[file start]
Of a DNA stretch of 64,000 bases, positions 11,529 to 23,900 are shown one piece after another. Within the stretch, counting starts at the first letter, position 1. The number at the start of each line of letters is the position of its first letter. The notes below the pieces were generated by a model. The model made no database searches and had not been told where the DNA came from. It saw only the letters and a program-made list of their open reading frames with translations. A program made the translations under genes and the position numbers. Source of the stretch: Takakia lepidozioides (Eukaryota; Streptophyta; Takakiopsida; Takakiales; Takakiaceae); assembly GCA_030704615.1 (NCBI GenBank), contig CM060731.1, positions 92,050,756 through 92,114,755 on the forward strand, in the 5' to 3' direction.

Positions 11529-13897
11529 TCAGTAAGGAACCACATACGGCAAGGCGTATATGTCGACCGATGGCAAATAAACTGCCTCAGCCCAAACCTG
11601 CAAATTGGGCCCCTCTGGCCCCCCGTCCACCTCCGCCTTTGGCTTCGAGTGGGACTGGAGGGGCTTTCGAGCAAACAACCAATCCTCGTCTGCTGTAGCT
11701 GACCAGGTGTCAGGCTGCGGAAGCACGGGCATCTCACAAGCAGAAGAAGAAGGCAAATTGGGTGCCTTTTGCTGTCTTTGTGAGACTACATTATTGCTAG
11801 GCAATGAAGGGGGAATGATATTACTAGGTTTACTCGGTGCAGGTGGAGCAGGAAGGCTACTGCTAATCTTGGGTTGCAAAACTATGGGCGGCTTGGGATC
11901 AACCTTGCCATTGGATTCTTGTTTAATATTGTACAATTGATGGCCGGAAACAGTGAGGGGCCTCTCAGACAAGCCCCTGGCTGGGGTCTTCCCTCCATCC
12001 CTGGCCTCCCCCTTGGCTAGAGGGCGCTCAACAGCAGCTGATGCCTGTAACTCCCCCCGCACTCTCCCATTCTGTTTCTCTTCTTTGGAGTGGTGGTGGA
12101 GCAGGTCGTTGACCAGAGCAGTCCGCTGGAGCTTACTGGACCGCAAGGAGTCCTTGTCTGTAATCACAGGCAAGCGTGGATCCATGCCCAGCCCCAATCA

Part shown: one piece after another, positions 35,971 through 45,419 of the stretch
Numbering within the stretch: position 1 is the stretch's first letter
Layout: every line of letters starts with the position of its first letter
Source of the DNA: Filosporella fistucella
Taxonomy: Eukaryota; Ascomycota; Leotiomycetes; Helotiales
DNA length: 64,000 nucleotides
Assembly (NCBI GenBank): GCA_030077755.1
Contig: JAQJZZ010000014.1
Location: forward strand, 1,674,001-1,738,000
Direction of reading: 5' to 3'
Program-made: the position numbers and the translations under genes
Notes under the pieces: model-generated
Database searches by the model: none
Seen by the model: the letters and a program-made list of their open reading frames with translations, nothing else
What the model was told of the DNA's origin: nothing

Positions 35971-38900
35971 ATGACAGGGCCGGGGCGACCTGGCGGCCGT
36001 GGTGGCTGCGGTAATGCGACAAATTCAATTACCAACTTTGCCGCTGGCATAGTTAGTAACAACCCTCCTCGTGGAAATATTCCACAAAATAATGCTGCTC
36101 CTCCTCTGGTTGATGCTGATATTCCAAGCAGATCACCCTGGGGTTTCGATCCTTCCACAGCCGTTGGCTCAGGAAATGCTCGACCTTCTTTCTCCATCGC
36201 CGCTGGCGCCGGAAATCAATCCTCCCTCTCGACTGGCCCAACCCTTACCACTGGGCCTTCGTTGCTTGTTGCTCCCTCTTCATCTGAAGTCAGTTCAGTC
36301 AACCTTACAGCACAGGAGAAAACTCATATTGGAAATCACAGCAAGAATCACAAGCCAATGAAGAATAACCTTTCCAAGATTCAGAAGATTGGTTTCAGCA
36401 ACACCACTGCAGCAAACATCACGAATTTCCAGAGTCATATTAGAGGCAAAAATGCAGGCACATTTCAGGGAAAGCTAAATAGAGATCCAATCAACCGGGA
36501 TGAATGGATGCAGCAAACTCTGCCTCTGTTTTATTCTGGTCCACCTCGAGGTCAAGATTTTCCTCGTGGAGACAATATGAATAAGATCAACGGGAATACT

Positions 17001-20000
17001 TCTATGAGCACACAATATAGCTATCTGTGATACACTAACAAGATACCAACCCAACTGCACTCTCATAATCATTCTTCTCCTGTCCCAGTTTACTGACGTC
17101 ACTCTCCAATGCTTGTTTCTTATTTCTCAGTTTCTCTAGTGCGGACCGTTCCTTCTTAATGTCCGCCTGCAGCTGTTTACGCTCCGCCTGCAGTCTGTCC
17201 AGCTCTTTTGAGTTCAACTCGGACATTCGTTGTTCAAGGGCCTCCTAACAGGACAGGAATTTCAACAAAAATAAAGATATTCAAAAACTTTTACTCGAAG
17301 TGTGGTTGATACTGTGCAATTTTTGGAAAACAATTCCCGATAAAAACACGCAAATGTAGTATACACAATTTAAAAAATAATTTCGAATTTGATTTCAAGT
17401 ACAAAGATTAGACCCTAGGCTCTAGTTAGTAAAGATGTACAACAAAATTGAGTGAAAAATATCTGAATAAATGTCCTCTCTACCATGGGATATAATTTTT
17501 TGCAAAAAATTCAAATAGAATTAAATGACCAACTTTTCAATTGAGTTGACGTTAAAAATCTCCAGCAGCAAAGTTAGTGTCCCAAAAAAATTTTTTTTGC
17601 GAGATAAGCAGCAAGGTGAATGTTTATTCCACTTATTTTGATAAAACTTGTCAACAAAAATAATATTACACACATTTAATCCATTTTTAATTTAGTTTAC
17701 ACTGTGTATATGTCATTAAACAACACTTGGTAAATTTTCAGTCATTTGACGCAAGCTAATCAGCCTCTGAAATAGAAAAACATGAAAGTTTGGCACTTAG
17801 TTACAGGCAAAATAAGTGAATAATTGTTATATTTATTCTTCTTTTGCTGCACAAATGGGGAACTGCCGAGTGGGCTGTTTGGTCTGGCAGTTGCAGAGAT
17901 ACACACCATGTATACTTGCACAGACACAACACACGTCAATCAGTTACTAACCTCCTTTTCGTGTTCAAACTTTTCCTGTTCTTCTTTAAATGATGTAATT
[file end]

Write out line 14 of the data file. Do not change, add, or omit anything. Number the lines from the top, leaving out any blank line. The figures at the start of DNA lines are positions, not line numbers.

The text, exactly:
Taxonomy: Eukaryota; Ascomycota; Leotiomycetes; Helotiales